Sunday, August 27, 2017

Learning and loving

Benjamin had his kindergarten assessment on Thursday and the results were...interesting. He already had an assessment in Durham and they seemed satisfied with the level he was at—he can use scissors and stack LEGO and while he is by no means an expert, he is familiar with letters, numbers, colours, and shapes. They gave him a little book about starting kindergarten and sent him home excited to return at the beginning of the school year (although at that point we were 99% sure we wouldn't be there anymore).

This time the assessment was more academically rigorous: basic math, phonetics, and so forth.

He really didn't perform well. In fact, he performed fairly abysmally.

In his defense, he was highly distracted. What he really wanted to do was explore the kindergarten playground and he found the classroom itself too...new...to really focus on any task he was given (I could see his little head bobbing around, trying to take everything in). On one facet of the assessment (dealing with the alphabet) he scored a 2/26. He knows more than two sounds, I assure you. And he can identify every letter, though for some (understandable) reason he often mixes up S and Z and a few other pairs like that.

He can't count to twenty without skipping around in the teens.

He can't, he can't, he can't...

I was told a whole lot about what he "can't" and then I was told a whole bunch of things that we need to be doing at home to help get him to where he needs to be. I suppose that's the downside of half-day kindergarten.

How can we expect half-day kindergarten children to be prepared for the rigours of grade one in half the time (2.5 hours, really) as their full-day kindergarten peers? Easy: lots and lots of homework.


We were given workbooks for math and flashcards for literacy and pages and pages of instructions.

A small consolation is that every child was given the same resources, so it isn't as if he's so behind that he needs special help catching up. They're just feeling like he's behind because they have way too high of expectations for grade one these days (in my opinion).

After dealing with Miriam's kindergarten year, Benjamin feels a bit like a bucket of cold water being dumped over me. She was reading at a sixth grade reading level when they tested her to see if they should advance her to grade one. He's not reading at all...but...that's fairly normal for incoming kindergarten students. Rachel didn't learn to read until the end of her kindergarten year and she's just fine. It also took her a little while to earn her place of honour on the "Hundred Board," for successfully counting to 100 without skipping any numbers.

Benjamin, I think, will do fine.

Miriam, our October baby, had the benefit of an extra year at home. Benjamin is still a rather green five-year-old and has the whole year ahead of him to learn and grow.

We started up on reading lessons again this week and while they might not be his favourite thing to do, they're obviously much easier for him this time around and he's feeling more successful and excited about reading. But, oh, how I sometimes wish he wasn't filled with so much sass and energy.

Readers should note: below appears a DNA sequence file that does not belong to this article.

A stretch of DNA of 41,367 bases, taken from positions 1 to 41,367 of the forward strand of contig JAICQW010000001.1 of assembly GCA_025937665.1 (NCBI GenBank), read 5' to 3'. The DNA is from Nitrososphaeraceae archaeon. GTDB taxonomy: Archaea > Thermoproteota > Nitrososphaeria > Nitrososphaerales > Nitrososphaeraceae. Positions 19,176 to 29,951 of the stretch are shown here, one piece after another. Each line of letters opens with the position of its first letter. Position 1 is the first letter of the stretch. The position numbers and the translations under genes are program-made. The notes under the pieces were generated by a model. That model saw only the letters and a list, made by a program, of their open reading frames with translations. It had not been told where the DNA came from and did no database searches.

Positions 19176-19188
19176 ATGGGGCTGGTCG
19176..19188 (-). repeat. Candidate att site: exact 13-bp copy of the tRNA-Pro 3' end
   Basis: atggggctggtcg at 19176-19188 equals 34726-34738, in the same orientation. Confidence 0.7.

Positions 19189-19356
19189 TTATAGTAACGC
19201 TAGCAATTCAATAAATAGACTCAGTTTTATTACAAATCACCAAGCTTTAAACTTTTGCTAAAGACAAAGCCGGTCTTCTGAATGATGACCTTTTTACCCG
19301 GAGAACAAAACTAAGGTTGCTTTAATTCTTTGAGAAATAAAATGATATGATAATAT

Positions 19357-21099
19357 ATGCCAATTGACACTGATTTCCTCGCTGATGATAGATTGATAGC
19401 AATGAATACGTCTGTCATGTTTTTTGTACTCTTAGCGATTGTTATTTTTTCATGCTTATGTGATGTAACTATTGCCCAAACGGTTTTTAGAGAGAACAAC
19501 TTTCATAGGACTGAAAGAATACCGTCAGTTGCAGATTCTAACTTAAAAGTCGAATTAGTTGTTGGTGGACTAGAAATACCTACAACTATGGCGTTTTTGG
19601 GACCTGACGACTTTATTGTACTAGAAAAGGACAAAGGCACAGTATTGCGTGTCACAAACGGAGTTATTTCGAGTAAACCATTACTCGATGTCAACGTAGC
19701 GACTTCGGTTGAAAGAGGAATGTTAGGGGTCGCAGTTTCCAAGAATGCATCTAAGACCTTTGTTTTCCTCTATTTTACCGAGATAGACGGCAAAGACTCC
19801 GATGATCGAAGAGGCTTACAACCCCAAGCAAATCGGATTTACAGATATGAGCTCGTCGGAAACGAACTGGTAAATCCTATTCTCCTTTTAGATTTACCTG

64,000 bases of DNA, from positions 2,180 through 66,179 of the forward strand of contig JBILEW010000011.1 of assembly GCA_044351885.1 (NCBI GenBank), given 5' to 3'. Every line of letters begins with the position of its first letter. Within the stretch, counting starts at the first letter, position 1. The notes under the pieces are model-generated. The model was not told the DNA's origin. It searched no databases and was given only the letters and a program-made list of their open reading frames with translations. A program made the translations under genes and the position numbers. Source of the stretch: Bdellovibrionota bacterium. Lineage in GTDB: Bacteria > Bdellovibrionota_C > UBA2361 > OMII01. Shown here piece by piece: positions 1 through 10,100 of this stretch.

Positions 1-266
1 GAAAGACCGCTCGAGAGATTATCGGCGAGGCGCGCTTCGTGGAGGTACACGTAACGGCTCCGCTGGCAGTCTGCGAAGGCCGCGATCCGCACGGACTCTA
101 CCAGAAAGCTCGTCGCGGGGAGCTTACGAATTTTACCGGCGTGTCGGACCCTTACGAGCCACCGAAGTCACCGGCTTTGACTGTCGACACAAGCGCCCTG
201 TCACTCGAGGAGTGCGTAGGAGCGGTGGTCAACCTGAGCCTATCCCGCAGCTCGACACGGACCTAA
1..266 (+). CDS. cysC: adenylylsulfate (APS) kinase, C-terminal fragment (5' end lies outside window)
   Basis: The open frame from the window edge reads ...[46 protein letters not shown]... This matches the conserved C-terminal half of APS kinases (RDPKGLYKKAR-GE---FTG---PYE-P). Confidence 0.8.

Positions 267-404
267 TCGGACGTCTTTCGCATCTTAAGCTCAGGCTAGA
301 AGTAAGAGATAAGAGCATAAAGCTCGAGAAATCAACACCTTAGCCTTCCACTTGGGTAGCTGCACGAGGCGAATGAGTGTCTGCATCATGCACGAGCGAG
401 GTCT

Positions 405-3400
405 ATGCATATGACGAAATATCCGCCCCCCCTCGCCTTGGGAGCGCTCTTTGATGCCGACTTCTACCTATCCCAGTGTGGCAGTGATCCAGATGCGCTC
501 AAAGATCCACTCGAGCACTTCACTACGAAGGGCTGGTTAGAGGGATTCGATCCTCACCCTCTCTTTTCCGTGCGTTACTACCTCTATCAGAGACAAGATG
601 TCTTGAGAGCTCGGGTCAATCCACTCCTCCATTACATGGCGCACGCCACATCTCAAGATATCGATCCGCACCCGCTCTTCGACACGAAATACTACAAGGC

On Thursday, for example, when I suggested that we sit down to review the alphabet chart his teacher gave us, Benjamin said, "Wait! Wait! I have to go poop!"

Of course he would have to do that right at that moment; his whole life is one grand distraction.

From the bathroom he called out to me, "Don't worry, Mom! I know poop starts with P!"

On Friday I reintroduced the alphabet song we love so dearly at our house because it teaches phonetics well. We sang it all the way to the doctor's office, with me encouraging him to come up with new words each time through it.

"A is for...what?" I'll ask.

"A...a...alligator!" he'll say (instead of "apple," which is what the song really says).

And then we'll sing about alligators instead, and so forth through the alphabet.

When we were walking up to the doctor's office, Benjamin stopped short and said, "Oh, man!"

"What?" I asked.

"We will have to sing that song again because, d...d...doctor's office! I really want to sing about the doctor's office!"

So we sang that song all the way home as well (including a verse about the doctor's office). When we got home I opened the garage but Benjamin wanted to go through the front door, which can be rather difficult to open. I told him that I didn't want to try to force the door because my bum was sore from my shot (and ramming a door with my hip was the last thing I wanted to do).

"We could always knock," he said. "N is for knock! N...n...knock!"

"It sounds like that," I said. "Knock is kind of a crazy word, but it certainly starts with a /n/ sound!"

So clearly he's grasping the concepts and is finally showing an interest in the alphabet...finally. He never really showed any interest in the alphabet or numbers at all as a toddler, which I always found a little strange because all of his sisters have been interested in such things. Rachel loved alphabet games as a toddler, Miriam wanted to do everything Rachel was doing (which is why she read at age three (because Rachel learned when she was five)) and already Zoë is quite interested in what Benjamin's learning. She loves reading lessons.

He was always more interested in...running around and jumping off of stuff.

I figured that was probably good for his development, too (and I don't think I'm wrong yet), but it may mean we need to buckle down a little bit this school year.